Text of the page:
It took me a while to notice that one of the prettiest things about espresso was a little bit confusing.
Watch this video and perhaps you will see what I mean:
In theory it doesn’t make sense. The bubbles contain CO2, which is much less dense than coffee so they should be rising quite quickly and not falling. What would make a bubble sink instead of float? You’ll see the same thing happening if you watch a pint of Guinness settle out – and it was their research that gave me the answer to this question.
What is happening is that plenty of bubbles of crema are rising, but they are rising predominantly in the middle of the shot glass and the pressure they create as they rapidly rise effectively sucks down the smaller bubbles close to the walls of the glass. There is nice explanation of Guinness here (with pictures!)
Another mystery solved…..
This might be of interest to a few people, especially those looking for signature drink inspiration. Nice idea behind the site and open to ideas should you have any to throw in the pot.
I know this blog is predominantly about coffee but sometimes I find the things that surround us worth a look too. Though we may not approve of customers shovelling spoonfuls of sugar into their drinks, and we certainly don’t approve of espresso that requires a spoonful to go from being mouth-achingly sour to merely unpleasantly astringent, I thought it might be of interest to have a slightly more in depth look at the little white crystals.
The components of sucrose: glucose & fructose
As a building block of other sugars and carbohydrates it is referred to as a simple sugar. Though present in fruits naturally, it is usually found as part of a mixture of other sugars. It is the building block that links together to create starch. If you go looking for it in the kitchen then you’ll find it in corn syrup.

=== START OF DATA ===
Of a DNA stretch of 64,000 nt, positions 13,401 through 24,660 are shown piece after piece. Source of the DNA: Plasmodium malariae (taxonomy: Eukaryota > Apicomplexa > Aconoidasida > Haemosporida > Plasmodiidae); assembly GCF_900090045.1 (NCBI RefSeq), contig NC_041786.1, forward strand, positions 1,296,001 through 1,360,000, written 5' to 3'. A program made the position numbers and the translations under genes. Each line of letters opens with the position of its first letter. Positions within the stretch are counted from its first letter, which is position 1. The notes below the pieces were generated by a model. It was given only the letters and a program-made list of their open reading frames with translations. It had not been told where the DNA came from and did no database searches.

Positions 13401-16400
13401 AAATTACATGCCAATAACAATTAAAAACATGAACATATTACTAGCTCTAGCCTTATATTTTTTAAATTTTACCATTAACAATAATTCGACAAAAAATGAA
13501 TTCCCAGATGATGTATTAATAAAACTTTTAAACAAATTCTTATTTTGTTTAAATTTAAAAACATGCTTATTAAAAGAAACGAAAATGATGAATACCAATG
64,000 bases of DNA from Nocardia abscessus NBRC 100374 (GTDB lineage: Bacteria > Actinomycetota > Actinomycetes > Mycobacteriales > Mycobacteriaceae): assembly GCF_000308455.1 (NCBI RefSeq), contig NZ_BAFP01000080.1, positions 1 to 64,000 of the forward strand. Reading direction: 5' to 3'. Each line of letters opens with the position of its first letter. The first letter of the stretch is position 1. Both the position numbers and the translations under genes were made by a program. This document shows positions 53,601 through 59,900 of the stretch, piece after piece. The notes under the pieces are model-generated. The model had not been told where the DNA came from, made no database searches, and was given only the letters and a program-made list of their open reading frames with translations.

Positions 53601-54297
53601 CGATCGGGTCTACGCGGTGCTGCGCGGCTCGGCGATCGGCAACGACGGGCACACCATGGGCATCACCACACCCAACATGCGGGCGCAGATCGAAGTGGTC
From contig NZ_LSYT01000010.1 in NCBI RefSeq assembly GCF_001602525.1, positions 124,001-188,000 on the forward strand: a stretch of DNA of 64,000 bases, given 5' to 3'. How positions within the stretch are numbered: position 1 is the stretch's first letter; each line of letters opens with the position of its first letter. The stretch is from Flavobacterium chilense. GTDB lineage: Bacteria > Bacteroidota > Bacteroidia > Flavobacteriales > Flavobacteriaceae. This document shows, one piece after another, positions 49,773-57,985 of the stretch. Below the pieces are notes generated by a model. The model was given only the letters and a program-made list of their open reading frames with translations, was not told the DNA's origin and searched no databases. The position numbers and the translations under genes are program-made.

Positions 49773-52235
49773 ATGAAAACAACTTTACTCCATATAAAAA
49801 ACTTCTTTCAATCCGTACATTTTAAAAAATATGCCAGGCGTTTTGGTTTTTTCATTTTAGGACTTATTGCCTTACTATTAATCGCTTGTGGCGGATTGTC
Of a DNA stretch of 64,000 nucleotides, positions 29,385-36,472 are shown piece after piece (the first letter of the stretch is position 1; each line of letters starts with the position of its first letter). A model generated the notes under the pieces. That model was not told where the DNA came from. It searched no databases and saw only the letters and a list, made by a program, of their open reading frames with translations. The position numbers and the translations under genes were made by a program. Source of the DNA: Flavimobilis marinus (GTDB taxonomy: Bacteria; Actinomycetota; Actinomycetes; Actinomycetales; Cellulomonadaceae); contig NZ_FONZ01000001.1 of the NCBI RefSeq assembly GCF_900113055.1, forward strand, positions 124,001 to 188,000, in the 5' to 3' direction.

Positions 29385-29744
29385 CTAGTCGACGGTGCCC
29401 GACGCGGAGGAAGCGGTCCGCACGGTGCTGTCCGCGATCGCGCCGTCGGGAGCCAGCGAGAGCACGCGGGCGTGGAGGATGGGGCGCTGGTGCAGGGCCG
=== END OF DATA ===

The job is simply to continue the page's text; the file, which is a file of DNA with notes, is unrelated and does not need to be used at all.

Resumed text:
It doesn’t taste as sweet as sucrose, nor can you dissolve as much in water.
You can usually find this on the shelves of the supermarket in crystalline form. It has the same chemical formula as glucose, it is just arranged slightly different which makes it taste much sweeter. It is also a lot more soluble in water, and in water it exists in different shapes which further influence its perceived sweetness.
Perceived sweetness is highlighted again by fructose. In a cold drink it makes sense to sweeten something with fructose rather than sucrose. It is sweeter so you can use less which decreases the calories of the drink. However, put it in a cup of coffee and its perceived sweetness drops to that of sucrose. All sugars suffer variations in their sweetness in relation to temperature but none as drastic as fructose.
Produced via photosynthesis and then extracted from plants like sugar cane and sugar beets. It is made of a unit of glucose bound to a unit of fructose (sorry if this is stating the obvious). We find it the most useful of sugars because it has a high sweetness, and tastes pleasant at higher concentrations – other sugars can get a bit harsh. You can dissolve 2 parts to 1 part water and resulting solution is thicker and more viscous than other sugars.
Broken down again we have another use for it – invert sugars. When you break down sucrose in the presence of acid or an enzyme then the components don’t crystallise – fructose won’t fully crystallise in the presence of glucose and sucrose. The best chocolate syrups for etching don’t really have much in the way of chocolate in them – the fat content would ruin your foam before you had a chance to drag it one way or the other. If you check the back and they are high in invert sugar then they will sit on top of the drink and look pretty for as long as you need.
The profile of sucrose is different again. Sucrose takes a short time to register on the tongue, whereas fructose is more immediate and is stronger. Sucrose lingers longer, whereas fructose’s sweetness is shortlived. (These peaks – in my head at least – mimic the flavour release profiles linked to fat content – with fructose being like a skimmed milk cappuccino and sucrose more like full fat).
Sucrose in coffee
Sucrose isn’t present in roasted coffee, as it all reacts to form other components during roasting. However it is present in green coffee, and is the major free sugar therein. Various comparative studies of arabica and robusta have been done – though often with quite small sample ranges so the data is not absolute. Ranges of up to 8% have been found in arabica, whilst around 4% have been found in robusta 1. Obvious variations in the sucrose can be the result of varietal, ripeness, processing and storage but I am yet to find anything concrete (links welcome).
In the next article I will have a look at a few other sugars, as well as artificial sugars and sugar alcohols. If there is interest then perhaps a short summary of the history of sugars in our diet.
- Tressl, R. Holzer M. and Kamperscroer, H., Proc. 10th Coll. ASIC, 1982, 279-92 ↩︎